A SCHOOL HISTORY OF THE
Can the Negro learn anything? was the first
question he had to answer after schools were estab¬
lished for him. He has answered this question sat¬
isfactorily to the most incredulous in every instance
where brought to a test. The fact that every slave
State had laws against his being taught before the
war, and that they opposed it afterwards, ought to
be a sufficient answer. But if this is not sufficient,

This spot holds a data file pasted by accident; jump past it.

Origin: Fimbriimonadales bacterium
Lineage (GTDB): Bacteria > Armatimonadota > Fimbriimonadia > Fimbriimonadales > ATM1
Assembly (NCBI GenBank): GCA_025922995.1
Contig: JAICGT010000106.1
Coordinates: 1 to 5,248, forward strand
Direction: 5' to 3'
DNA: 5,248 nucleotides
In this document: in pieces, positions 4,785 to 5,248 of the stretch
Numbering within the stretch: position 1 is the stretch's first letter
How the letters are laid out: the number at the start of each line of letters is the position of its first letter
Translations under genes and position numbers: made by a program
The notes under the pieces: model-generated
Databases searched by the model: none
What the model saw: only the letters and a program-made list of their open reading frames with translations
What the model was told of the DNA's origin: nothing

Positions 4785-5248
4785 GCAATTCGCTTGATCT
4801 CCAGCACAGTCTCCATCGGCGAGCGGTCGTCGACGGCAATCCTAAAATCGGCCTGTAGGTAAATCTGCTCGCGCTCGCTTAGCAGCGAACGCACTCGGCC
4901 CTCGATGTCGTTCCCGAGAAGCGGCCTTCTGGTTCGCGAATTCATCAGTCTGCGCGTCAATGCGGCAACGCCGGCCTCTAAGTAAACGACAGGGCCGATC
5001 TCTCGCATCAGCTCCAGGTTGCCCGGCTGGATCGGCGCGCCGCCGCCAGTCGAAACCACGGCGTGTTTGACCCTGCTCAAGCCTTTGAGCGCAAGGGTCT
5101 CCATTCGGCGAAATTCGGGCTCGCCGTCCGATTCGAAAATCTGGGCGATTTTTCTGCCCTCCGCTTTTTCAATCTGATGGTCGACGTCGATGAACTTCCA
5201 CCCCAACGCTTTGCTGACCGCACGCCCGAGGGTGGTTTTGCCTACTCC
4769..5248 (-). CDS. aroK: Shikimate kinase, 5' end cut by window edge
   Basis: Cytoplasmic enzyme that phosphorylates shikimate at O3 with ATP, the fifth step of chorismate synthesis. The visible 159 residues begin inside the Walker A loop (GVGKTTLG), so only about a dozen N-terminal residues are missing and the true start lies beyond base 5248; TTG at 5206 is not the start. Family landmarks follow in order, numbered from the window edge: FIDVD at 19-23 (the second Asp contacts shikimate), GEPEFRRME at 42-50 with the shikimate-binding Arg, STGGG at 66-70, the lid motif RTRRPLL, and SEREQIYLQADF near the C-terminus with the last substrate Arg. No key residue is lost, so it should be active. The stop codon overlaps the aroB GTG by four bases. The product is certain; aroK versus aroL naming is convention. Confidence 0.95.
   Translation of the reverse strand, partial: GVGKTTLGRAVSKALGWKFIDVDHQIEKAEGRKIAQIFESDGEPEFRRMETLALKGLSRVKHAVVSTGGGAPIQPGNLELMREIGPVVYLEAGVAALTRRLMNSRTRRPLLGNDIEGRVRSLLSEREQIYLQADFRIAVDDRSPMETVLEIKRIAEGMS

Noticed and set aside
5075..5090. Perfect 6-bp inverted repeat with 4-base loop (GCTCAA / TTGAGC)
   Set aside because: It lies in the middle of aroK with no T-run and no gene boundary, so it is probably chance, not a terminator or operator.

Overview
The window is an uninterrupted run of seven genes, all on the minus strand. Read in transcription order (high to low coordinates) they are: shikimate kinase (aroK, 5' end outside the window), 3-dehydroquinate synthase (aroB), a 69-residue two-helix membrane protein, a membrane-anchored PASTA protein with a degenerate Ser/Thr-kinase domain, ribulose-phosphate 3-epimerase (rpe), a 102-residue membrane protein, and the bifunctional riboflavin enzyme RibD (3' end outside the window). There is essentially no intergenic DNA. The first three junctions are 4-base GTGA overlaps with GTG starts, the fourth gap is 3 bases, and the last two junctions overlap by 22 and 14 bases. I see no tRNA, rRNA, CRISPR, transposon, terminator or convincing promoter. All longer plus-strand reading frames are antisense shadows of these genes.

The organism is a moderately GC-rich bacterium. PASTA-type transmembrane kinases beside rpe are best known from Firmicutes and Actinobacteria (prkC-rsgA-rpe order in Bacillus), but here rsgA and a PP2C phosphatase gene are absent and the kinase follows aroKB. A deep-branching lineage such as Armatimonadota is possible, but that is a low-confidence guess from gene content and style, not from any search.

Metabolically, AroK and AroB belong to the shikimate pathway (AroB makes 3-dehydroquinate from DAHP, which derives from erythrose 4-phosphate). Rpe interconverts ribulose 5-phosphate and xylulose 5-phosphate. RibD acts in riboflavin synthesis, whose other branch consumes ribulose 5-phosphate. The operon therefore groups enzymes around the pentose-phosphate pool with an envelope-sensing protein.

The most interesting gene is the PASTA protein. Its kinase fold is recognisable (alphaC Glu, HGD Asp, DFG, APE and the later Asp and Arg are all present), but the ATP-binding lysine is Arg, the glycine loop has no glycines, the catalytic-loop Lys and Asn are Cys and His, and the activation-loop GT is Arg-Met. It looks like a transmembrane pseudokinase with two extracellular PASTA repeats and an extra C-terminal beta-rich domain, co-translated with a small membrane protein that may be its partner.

let speak the deeds of Professor Scarborough, of
Macon, Ga., author of a series of Greek text-books
which have been adopted at Yale; George W. Wil¬
liams, author of " History of the American Negro ;"
Jos. T Wilson, author of " Black Phalanx;" C. G.
Morgan, class orator at Harvard, 1890, and a host
WHAT THE SOUTH IS DOING FOR NEGRO EDUCATION.
It would be a serious error to omit, in speaking
of the educational progress of the Negro since free¬
dom, what has been done to help him by the South¬
ern States. Though at first bitterly opposed to
Negro education, there has been a wonderful change
of sentiment on this subject. They made laws